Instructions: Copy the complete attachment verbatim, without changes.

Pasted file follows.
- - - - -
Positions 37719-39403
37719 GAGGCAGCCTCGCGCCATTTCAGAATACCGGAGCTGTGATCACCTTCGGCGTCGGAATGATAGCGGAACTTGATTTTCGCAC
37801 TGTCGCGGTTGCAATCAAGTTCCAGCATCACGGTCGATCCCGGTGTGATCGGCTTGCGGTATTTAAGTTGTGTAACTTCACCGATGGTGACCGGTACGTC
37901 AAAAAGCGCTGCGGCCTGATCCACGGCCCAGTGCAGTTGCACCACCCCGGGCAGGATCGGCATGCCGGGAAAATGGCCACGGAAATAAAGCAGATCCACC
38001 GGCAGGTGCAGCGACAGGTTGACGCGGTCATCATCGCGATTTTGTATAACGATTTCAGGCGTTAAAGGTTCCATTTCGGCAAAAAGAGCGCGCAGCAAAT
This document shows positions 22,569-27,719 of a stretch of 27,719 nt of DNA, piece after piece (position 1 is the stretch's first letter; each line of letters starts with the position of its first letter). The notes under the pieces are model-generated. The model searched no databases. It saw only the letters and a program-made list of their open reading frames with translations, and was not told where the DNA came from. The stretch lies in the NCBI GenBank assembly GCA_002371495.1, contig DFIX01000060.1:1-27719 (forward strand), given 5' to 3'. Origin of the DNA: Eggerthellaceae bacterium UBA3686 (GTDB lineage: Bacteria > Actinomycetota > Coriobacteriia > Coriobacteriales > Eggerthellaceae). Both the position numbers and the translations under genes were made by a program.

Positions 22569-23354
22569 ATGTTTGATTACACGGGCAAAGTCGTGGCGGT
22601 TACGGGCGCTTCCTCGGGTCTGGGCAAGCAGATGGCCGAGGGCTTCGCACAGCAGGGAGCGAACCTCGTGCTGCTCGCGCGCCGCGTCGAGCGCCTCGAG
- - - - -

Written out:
Positions 37719-39403
37719 GAGGCAGCCTCGCGCCATTTCAGAATACCGGAGCTGTGATCACCTTCGGCGTCGGAATGATAGCGGAACTTGATTTTCGCAC
37801 TGTCGCGGTTGCAATCAAGTTCCAGCATCACGGTCGATCCCGGTGTGATCGGCTTGCGGTATTTAAGTTGTGTAACTTCACCGATGGTGACCGGTACGTC
37901 AAAAAGCGCTGCGGCCTGATCCACGGCCCAGTGCAGTTGCACCACCCCGGGCAGGATCGGCATGCCGGGAAAATGGCCACGGAAATAAAGCAGATCCACC
38001 GGCAGGTGCAGCGACAGGTTGACGCGGTCATCATCGCGATTTTGTATAACGATTTCAGGCGTTAAAGGTTCCATTTCGGCAAAAAGAGCGCGCAGCAAAT
This document shows positions 22,569-27,719 of a stretch of 27,719 nt of DNA, piece after piece (position 1 is the stretch's first letter; each line of letters starts with the position of its first letter). The notes under the pieces are model-generated. The model searched no databases. It saw only the letters and a program-made list of their open reading frames with translations, and was not told where the DNA came from. The stretch lies in the NCBI GenBank assembly GCA_002371495.1, contig DFIX01000060.1:1-27719 (forward strand), given 5' to 3'. Origin of the DNA: Eggerthellaceae bacterium UBA3686 (GTDB lineage: Bacteria > Actinomycetota > Coriobacteriia > Coriobacteriales > Eggerthellaceae). Both the position numbers and the translations under genes were made by a program.

Positions 22569-23354
22569 ATGTTTGATTACACGGGCAAAGTCGTGGCGGT
22601 TACGGGCGCTTCCTCGGGTCTGGGCAAGCAGATGGCCGAGGGCTTCGCACAGCAGGGAGCGAACCTCGTGCTGCTCGCGCGCCGCGTCGAGCGCCTCGAG